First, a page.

For instance, I've more-or-less just come out of a long, frustrating period of bad health. I'll not bore you with all of the details. Suffice it to say that recovering means I'm having more of my old nemesis: muscle tremors in my legs. For almost 20 years now, I've taken baclofen to calm these, to limited and inconsistent success. To explain these briefly, since my brain is no longer connected to my leg neurons and muscles, whatever signals still bounce around there go unregulated and cause feedback loops: tremors. The baclofen breaks these feedback loops by suppressing the repetitive nerve action. Good? Well, it only works so well. Of course, you wouldn't want it to work perfectly, or all the nerves would quit working altogether...meaning I'd be kaput.
Back to the problem. When I was in rehab and had this problem explained to me, I naturally hit upon a brute force solution. Why not simply cut my Achilles tendons, the ones in my groin, and those connecting my quads to my knees? Then the muscles could twitch all they wanted, and my legs would remain blissfully limp forever.
Well, as you might have done, my doctors blinked, waved their hands, and looked at me as if I was asking them to cut off my head. They told me in no uncertain terms that DOCTORS JUST DON'T DO THAT. My hippie rehab specialist even cringed and gave me the 'Why do that to your beautiful body?' speech. Duh, I tried to explain, my injury is permanent, so I won't ever need those muscles...and I haven't. But they were adamant that this would be tantamount to Civil War surgery and that I should take the drugs and stop talking like Dr. Frankenstein.
Here I am, 19 years later, still with nothing from my legs but jerks and tremors that keep me awake for days and make eating and using the bathroom problematic at best. At least one thing the fevers of autumn did for me was to take my mind off of my normal crap. So, have I changed my mind in all of that time? Fuck no. How much money has been spent on medicine (which only partially helps) when all that they could have done was an office procedure, a cut and snip here and there? I understand the reluctance of the doctors; they hope, pray, or even expect a cure for complete spinal cord injuries (although I would surely not be able to afford that). To go down what they see as a one way path (repairing cut tendons ain't easy either) is to them like selling your car because the taillight is out and no replacements are available. But goddammit, people, I've been waiting for this 'cure' for longer than pop stars have been alive. They should have been able to get over their ostensibly ethical aversions to elective surgery in this case.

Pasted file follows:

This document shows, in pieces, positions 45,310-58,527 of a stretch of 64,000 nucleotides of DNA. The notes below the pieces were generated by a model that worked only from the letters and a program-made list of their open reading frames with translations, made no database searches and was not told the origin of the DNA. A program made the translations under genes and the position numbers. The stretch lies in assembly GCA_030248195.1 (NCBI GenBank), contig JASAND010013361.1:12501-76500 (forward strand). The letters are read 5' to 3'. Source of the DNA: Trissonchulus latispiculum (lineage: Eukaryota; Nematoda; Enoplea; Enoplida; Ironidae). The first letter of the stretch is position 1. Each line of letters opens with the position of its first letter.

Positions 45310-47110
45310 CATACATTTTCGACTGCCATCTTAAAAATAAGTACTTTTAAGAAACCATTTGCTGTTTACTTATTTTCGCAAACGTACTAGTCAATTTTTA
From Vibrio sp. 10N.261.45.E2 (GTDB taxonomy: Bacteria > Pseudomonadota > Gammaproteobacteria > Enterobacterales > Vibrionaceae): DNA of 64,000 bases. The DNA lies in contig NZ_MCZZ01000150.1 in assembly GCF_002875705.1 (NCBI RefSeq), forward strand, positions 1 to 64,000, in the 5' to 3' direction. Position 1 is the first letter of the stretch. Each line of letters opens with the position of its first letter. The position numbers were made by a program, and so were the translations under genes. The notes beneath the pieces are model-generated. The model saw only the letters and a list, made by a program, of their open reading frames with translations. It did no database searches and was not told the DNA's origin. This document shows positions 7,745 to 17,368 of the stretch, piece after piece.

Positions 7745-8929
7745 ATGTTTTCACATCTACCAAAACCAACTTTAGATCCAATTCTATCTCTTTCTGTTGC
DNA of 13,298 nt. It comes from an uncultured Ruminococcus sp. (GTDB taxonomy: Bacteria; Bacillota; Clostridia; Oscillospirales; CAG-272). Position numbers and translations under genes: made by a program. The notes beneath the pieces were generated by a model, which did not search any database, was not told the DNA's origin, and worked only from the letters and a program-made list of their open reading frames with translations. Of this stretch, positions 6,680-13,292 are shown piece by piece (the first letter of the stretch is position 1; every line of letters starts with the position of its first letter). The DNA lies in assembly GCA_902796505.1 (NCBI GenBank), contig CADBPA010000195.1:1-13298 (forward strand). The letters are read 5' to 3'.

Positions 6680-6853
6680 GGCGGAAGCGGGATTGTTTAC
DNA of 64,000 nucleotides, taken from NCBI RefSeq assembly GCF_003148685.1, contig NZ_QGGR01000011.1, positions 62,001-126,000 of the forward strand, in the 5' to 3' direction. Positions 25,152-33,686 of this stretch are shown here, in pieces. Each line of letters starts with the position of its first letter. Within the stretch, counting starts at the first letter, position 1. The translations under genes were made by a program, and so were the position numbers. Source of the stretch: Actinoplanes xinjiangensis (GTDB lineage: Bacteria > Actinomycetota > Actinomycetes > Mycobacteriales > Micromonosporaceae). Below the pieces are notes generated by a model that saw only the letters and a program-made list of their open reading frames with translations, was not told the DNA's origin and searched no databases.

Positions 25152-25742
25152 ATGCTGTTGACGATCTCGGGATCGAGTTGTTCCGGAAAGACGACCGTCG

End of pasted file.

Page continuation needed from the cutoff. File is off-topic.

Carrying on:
Let this be a lesson. Don't let people be strung along by half cures, little white lies, or loveless relationships when a clean cut, moment of uneasy truth, or painful breakup will save them (and maybe you) years of torture. Ethics are great, but look at the bigger picture.